Help needed reversing polarity through a IRFZ44N transistor.

Thread Starter

DanielHowden

Joined Nov 8, 2019
5
Hi, I have build a circuit like the following link...

How to control 12V LED and motor with 5V Arduino

I had some IRFZ44N transistors to use for this and it worked fine. However, I would like the output of the transistor to be positive and not negative as in the example. I have tried to logically do this but I have not been able to get this to work. Is it the transistor type I am using that is the problem?

I am very new to electronics and I am sorry if this is a very basic question.

The reason why I want to have a positive output from the transistor is that I want to signal an ignition coil to spark the plug at a timing of my choosing. While I am happy to program, the hardware part is a little more tricky for me.

Thanks, Daniel.
 

Alec_t

Joined Sep 17, 2013
10,446
Welcome to AAC!
I would like the output of the transistor to be positive and not negative as in the example.
I'm not sure what you mean. The FET source connects to ground and the drain switches between ground and some positive voltage. It doesn't go negative (below ground).
 

Thread Starter

DanielHowden

Joined Nov 8, 2019
5
Hi, thanks for the welcome. In this picture...

12V-LED-circuit-L-768x493.jpg

If I understand it correctly, the emitter is connected to the ground on the Arduino and the collector gives the earth connection to the light. This earth connection is controlled by the base getting the signal from the Arduino. The lights positive connection comes basically straight from the battery.

What I want to do is have the light directly connected to the earth on the battery (or negative) and the positive connection being made and broken through the transistor base and flowing out of the collector.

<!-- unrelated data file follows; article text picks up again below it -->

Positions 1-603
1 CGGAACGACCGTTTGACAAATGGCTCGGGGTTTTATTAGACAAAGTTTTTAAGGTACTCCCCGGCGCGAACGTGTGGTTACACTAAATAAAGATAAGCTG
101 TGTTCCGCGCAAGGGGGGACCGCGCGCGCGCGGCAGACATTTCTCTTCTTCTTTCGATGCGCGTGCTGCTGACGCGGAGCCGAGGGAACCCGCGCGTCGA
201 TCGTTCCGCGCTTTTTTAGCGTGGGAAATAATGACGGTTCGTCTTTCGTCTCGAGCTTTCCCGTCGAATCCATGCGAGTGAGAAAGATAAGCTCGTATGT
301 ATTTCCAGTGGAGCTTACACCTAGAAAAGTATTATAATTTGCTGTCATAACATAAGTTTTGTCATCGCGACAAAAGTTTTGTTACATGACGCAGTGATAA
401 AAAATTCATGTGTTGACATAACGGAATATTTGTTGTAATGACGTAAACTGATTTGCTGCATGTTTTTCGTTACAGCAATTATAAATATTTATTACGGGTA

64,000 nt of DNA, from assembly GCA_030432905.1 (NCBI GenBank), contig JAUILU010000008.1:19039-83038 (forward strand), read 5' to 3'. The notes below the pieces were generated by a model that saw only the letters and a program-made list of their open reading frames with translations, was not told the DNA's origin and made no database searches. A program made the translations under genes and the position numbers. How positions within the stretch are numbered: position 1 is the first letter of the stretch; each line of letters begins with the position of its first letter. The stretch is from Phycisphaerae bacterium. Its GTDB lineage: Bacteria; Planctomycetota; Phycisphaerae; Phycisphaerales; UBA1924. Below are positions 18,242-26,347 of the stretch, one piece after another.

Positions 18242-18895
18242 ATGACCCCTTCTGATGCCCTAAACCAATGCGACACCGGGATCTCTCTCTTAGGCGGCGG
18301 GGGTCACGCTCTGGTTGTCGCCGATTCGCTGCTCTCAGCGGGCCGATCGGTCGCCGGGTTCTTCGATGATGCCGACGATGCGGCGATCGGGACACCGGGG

So in this example, I understand it to be that the emitter and collector are using a negative current when I want them to be using a positive current.

Thanks, Daniel.
 

AnalogKid

Joined Aug 1, 2013
8,140
Yes, you want to change to a p-channel power MOSFET. BUT - driving it will be a bit more complicated because if the source is at +12 V (same as the fan voltage), then the gate has to be driven or pulled up to +12 V to guarantee that the FET turns off when you want it off. Since the output of an Arduino swings only to +5 V, another transistor stage is needed. This is a much lower power stage, and can be done with a 2N7000.

ak
 

shortbus

Joined Sep 30, 2009
7,078
The reason why I want to have a positive output from the transistor is that I want to signal an ignition coil to spark the plug at a timing of my choosing.
Don't know what your ignition coil is or the timing your going to use, but that was one of the things back in the day of points ignition engines the was critical, not to leave the coil turned on too long. When doing a tune up back in the day you needed to be concerned with the "dwell angle", that was what controlled the amount of time the points were closed and power was on the coil.
 

AnalogKid

Joined Aug 1, 2013
8,140